Tucson-area real estate market is thriving | Construction / Real Estate

The Tucson-area real estate market has slowed down this year because of the rise in interest rates. But it is continuing to thrive despite higher rates and an increase in home prices, market observers say.

Jodi Koch, president of the Tucson Association of Realtors, said higher interest rates limits the number of homebuyers. However, she said, high-end houses continue to receive great offers.

“We are seeing homes stay on the market a little bit longer, and we’re even seeing some home price reductions,” Koch said.

Realtor.com reports that Tucson is still ranked as one of the top hottest real estate markets this year. Volume is expected to grow by 14.2%, while home prices are expected to increase by 8%.

Jeff Rohde, an author in the area of ​​real estate, finance, investment and general business sectors, wrote an article on the Tucson-area real estate market in June. Among his findings were:

• The median price of a single family Tucson home has increased 17.9% year over year.

• The current median price is $385,000, the Tucson Associate of Realtors reports.

• Home inventory is low and many first-time homebuyers are opting to rent.

• Homes are selling for 101% of the listing price, with new homes seeing an increase of 3.5% year after year.

• Number of days on the market has increased to 17, compared to 13 at this time last year.

• The supply of single-family home inventory is one month, compared to 0.8 months at this time last year.

• Rita Ranch, Civano and Flowing Wells are among the most popular neighborhoods in Tucson.

• Sam Hughes is the most expensive with a median home listing price of $597,500. The most affordable neighborhood is Julia Keen. Homes there have a median listing price of $220,000.

The cost of renting is up as well, Rohde’s report found. The median price for a single-family home is $1,895 (in May). That’s an increase of 4.4% over last year. And 4.7% of households are occupied by renters, according to Zumper, a rental service.

With the fed’s rate increase, 30-year home loans are averaging about 5.6%, as of July 6. That’s a big jump from rates averaging 3% or above during the COVID-19 pandemic.

As an example of what that means for a homebuyer, Koch offered this:

Last year, if you bought a home for $400,000 at an interest rate of 3%, your payment would be $1,686 for principle and interest. This year, with the same house is listed at $480,000 and an interest rate of 5.75%, payments will be $2,786 a month.

Koch, who has worked in real estate for 23 years, said cash buyers from out of state continue to move to the Tucson area, which drives up home prices even more.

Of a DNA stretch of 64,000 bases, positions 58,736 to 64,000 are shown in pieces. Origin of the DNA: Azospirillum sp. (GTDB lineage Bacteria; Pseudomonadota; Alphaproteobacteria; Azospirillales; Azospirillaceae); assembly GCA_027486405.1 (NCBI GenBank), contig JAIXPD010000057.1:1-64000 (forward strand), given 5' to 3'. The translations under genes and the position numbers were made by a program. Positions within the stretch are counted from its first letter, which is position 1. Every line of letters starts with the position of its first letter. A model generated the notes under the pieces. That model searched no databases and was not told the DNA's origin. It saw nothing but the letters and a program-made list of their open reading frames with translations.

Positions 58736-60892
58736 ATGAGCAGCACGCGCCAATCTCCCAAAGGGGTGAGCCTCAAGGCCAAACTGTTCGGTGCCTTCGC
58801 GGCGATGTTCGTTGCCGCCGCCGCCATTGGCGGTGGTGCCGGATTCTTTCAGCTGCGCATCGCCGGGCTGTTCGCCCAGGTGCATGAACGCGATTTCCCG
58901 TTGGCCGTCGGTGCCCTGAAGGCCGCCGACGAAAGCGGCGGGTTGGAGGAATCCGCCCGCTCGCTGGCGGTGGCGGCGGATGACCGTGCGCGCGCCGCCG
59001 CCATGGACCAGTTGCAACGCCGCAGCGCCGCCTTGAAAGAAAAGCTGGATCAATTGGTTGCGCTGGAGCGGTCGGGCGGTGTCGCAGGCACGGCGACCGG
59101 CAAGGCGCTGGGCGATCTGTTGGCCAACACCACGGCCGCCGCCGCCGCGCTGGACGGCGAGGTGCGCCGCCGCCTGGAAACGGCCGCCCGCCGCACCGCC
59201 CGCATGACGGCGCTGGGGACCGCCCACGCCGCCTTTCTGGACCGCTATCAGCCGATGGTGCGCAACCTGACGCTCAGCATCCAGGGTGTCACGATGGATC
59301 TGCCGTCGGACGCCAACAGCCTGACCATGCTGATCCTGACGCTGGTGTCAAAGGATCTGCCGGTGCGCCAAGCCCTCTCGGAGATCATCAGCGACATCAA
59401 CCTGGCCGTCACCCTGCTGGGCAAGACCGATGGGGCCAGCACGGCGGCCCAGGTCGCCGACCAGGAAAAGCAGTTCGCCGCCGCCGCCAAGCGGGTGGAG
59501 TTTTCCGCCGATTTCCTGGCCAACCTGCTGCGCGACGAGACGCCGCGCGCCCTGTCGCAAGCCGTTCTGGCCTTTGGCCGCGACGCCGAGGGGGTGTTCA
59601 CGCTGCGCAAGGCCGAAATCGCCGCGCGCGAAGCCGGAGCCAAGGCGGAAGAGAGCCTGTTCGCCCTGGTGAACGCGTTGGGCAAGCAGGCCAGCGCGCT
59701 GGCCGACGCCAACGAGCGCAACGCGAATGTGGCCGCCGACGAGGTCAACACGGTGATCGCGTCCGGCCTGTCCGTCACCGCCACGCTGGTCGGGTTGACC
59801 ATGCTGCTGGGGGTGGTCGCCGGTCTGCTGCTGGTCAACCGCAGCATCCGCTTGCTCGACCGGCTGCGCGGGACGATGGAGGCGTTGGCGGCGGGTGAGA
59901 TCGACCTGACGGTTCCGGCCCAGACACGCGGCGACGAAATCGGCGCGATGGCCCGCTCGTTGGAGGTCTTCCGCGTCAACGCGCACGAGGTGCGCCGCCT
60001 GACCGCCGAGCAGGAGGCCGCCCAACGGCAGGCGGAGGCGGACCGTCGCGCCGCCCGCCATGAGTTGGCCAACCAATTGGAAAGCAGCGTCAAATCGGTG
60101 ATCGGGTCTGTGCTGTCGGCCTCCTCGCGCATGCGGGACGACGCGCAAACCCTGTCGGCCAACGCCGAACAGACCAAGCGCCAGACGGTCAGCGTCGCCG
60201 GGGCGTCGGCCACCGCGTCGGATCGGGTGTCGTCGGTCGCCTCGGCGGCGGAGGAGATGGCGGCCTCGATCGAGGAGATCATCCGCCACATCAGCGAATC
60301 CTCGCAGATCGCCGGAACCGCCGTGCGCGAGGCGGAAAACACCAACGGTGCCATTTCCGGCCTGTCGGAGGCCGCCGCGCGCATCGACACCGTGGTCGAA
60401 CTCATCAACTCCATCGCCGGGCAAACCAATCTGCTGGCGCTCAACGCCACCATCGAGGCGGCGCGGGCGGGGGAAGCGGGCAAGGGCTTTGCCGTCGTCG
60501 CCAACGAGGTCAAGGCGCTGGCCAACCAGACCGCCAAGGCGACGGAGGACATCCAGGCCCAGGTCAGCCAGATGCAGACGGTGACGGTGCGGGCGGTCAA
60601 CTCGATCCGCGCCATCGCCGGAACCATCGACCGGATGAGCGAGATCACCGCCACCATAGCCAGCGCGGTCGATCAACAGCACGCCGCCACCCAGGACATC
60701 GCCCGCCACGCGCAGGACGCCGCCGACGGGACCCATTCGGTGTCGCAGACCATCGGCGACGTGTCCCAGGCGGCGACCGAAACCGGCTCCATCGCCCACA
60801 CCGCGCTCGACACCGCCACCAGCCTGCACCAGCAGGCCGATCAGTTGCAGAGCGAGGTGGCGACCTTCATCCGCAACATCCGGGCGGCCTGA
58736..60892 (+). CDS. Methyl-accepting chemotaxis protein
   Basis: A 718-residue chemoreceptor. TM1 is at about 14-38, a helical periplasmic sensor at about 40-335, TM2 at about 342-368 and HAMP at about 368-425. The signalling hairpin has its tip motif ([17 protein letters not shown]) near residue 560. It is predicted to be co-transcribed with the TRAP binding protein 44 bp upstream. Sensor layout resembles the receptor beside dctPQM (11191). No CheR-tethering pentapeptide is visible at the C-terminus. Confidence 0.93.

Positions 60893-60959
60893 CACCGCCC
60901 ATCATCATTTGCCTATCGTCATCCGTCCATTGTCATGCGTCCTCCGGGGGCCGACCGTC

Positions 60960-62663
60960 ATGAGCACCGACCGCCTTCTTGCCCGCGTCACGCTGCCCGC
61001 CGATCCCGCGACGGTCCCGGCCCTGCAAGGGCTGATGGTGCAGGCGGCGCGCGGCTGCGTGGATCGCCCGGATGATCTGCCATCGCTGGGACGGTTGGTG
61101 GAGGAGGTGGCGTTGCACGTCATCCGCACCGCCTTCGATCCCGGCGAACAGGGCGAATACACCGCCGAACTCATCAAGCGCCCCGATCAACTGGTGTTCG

Tucson’s real estate market remains a seller’s market for homes in certain price ranges, Koch said. But sellers, in general, are not going to be receiving 20 offers and are probably going to have to reduce their price.

Buyers, Koch points out, are seeing more opportunities to purchase a home this year.

“Last year at this time we only could show a buyer one house every few days,” Koch said. “Today, if a buyer calls me, I might have 10 homes to show him. Good ones priced right and in great condition are going to sell. Others are staying on the market.”

Building permits issued by the city of Tucson increased in May of this year compared to last year: 831 compared to 741. The number of permits issued for new single-family homes rose a bit, from 73 to 85.

Home building is still suffering from supply chain issues, Koch said. A new home build formerly averaged six to eight months and is now averaging one year to complete.

Pima County continues to have a home shortage, Koch said. “I hope builders will continue and find a way to build homes in a price range for essential workers, otherwise we will lose them.”

Such homes, she said, need to be in the $250,000 to $350,000 range. “That is the range we’re lacking. We really need more of that,” she said.

What will the Tucson real estate market look like in 2023. Koch said that depends on what the fed does with interest rates. “I would like to see it say below 6 and settle at 5.5. That would give it stability,” she said.

As for home buyers and sellers, Koch recommends vetting a Realtor well.

“It’s one of their biggest investment in their life and to trust someone they haven’t vetted is just crazy to me,” she said.

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